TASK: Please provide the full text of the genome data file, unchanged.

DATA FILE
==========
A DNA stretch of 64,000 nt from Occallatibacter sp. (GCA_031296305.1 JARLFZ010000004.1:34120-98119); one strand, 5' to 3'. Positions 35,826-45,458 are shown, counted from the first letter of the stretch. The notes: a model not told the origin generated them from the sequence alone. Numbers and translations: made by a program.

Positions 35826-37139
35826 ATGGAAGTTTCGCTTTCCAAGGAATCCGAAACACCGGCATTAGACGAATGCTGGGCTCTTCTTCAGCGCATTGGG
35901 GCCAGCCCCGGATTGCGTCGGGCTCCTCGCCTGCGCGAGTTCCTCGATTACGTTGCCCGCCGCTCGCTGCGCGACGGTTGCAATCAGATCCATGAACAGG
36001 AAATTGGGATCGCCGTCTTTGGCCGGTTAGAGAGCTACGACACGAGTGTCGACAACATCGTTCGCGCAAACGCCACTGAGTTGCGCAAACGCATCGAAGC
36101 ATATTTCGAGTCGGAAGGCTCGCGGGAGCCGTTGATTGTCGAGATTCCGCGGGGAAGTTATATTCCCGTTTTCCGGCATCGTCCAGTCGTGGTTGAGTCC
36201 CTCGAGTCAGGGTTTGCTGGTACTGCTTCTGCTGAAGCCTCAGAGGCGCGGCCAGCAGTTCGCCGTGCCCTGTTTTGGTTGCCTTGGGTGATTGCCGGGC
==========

A DNA stretch of 64,000 nt from Occallatibacter sp. (GCA_031296305.1 JARLFZ010000004.1:34120-98119); one strand, 5' to 3'. Positions 35,826-45,458 are shown, counted from the first letter of the stretch. The notes: a model not told the origin generated them from the sequence alone. Numbers and translations: made by a program.

Positions 35826-37139
35826 ATGGAAGTTTCGCTTTCCAAGGAATCCGAAACACCGGCATTAGACGAATGCTGGGCTCTTCTTCAGCGCATTGGG
35901 GCCAGCCCCGGATTGCGTCGGGCTCCTCGCCTGCGCGAGTTCCTCGATTACGTTGCCCGCCGCTCGCTGCGCGACGGTTGCAATCAGATCCATGAACAGG
36001 AAATTGGGATCGCCGTCTTTGGCCGGTTAGAGAGCTACGACACGAGTGTCGACAACATCGTTCGCGCAAACGCCACTGAGTTGCGCAAACGCATCGAAGC
36101 ATATTTCGAGTCGGAAGGCTCGCGGGAGCCGTTGATTGTCGAGATTCCGCGGGGAAGTTATATTCCCGTTTTCCGGCATCGTCCAGTCGTGGTTGAGTCC
36201 CTCGAGTCAGGGTTTGCTGGTACTGCTTCTGCTGAAGCCTCAGAGGCGCGGCCAGCAGTTCGCCGTGCCCTGTTTTGGTTGCCTTGGGTGATTGCCGGGC